An Organic Partnership in Mexico

03rd May 2022

CESMACH is based in one of the Southern most parts of Mexico in the Sierra Madre Mountains, close to the border with Guatemala. The farmers are extremely isolated; it can take up to 8 hours by car over the poor roads to reach the furthest farmer from the main city in the region. This region is designated as an international biosphere nature reserve (called El Triunfo), which incorporates a cloud forest and tropical jungle, making it one of Mexico’s most pristine natural environments. The richness in important flora and fauna is internationally recognised.

 

An Organic Focus

CESMACH, due to the location of members in the national reserve, has always had a strong sense of custodianship of the environment. With this in mind, CESMACH started a programme of organic conversion in the 1990’s to practice sustainable agricultural practices. CESMACH is committed to sustainable and organic production. In order to deliver on this aim, CESMACH has a team, which offers training to farmers and ongoing technical support on organic conversion. This technical team supports the network of farmer promoters who help train and monitor the activities of other farmers.

 

 

Coffee & Climate 

Since 2008, CESMACH has participated in several regional forums and meetings relating to climate change adaptation strategies. In 2011, CESMACH organized the first international forum on coffee and climate change in the region of El Triunfo. Here, they began putting together an action strategy with a number of different actions involved in the organic coffee supply chain. The aim was to implement various measures to reduce the region’s vulnerability to the effects of climate change.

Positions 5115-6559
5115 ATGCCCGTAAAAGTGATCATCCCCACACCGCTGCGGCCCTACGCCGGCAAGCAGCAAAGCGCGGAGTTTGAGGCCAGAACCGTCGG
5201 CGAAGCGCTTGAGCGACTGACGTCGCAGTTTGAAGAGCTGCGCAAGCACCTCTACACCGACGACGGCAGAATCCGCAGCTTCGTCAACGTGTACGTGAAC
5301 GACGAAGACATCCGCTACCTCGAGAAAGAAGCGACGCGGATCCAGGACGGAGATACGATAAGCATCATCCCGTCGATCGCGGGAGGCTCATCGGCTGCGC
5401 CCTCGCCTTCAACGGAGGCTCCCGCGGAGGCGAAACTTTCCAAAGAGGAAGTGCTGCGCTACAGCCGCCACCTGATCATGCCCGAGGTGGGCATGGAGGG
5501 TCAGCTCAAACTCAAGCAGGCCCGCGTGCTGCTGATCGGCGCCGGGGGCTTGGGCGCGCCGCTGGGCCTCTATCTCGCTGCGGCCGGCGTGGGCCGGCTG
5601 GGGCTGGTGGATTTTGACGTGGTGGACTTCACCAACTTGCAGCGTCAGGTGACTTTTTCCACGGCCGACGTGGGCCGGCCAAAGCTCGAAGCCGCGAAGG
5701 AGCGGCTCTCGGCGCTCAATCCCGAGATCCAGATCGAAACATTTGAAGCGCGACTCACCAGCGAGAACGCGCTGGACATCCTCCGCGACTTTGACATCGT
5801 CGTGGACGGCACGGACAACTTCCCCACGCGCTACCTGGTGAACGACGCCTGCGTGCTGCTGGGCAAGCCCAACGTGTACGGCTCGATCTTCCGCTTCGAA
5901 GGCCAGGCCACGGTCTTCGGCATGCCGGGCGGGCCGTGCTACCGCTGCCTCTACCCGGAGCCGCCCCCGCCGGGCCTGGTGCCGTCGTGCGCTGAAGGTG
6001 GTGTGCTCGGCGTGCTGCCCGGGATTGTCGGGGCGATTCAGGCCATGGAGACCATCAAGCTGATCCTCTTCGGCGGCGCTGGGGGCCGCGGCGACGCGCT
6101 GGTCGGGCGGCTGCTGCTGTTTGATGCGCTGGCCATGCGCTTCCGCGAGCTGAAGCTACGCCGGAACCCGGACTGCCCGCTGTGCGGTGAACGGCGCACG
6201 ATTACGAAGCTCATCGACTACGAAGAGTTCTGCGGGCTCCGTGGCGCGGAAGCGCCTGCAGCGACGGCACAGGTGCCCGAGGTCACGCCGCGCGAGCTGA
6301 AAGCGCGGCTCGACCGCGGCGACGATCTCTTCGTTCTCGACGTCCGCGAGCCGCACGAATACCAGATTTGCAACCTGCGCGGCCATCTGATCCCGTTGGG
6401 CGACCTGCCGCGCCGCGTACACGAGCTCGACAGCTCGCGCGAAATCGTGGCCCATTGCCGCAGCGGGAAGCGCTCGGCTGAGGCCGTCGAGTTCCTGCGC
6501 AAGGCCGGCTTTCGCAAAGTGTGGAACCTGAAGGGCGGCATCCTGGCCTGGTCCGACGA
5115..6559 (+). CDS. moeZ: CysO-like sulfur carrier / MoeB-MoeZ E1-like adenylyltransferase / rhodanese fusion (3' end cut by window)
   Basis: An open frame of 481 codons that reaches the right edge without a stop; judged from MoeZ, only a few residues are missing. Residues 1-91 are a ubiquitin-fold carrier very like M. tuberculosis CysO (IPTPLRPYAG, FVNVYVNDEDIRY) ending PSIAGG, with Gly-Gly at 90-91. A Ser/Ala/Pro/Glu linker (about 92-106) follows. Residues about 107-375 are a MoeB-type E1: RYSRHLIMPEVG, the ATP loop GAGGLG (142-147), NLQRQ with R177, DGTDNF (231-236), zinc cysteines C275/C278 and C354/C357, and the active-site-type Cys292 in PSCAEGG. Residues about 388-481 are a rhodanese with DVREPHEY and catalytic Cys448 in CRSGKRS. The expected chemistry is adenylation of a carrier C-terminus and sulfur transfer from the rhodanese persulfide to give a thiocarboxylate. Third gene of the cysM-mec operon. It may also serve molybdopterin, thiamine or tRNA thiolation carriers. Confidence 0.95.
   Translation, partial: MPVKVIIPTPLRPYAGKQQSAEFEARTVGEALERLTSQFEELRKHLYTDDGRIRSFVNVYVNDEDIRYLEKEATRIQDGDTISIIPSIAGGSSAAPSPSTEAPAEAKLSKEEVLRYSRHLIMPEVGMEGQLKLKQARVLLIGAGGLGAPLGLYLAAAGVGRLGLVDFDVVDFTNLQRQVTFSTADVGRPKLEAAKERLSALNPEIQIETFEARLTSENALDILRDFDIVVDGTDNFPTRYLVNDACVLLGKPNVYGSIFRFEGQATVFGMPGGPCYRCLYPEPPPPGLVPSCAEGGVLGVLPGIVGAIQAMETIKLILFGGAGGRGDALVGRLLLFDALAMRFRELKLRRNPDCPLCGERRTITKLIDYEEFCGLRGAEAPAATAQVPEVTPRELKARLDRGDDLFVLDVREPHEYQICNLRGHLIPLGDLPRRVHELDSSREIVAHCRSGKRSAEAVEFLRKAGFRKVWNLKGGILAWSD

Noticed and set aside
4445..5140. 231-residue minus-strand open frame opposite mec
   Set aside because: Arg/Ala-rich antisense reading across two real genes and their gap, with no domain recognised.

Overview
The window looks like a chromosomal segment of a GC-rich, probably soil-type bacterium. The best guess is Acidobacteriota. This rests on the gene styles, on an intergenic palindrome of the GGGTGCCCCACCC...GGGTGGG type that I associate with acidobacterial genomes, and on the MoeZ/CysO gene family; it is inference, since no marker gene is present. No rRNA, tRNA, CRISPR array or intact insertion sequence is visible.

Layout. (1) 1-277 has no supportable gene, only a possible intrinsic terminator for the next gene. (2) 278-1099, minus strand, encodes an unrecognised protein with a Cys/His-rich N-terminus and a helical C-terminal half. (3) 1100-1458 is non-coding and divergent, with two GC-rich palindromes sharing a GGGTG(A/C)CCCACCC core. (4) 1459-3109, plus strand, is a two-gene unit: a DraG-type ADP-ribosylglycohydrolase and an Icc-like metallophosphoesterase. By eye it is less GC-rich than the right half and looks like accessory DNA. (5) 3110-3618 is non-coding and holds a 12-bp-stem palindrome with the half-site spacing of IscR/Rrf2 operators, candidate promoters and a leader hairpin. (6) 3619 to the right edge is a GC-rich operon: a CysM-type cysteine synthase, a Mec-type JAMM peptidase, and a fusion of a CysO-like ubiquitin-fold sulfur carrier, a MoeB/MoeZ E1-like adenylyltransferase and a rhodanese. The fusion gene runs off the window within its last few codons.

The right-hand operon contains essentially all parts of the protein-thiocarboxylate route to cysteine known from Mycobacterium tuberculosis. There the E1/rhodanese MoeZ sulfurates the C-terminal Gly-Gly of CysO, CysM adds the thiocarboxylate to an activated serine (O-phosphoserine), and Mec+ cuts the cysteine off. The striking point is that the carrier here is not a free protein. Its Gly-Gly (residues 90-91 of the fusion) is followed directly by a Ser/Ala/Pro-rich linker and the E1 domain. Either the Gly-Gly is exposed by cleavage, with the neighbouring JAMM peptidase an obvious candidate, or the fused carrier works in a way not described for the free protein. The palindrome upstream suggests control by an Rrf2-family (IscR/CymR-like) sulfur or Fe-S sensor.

If no strategy is implemented in the Sierra Madre de Chiapas, temperatures will rise from 2.1 to 2.2°C within a period of 30 years. Another key issue is rainfall, which will be reduced by 80 to 85 mm, which means that it will rain less and less or that it will rain too much over very short periods. As a consequence, coffee production will experience a vertical migration towards high-altitude regions and will disappear at lower levels; landslides will be more common in coffee farms and there will be a loss in quality on parchment or green coffee

 

 

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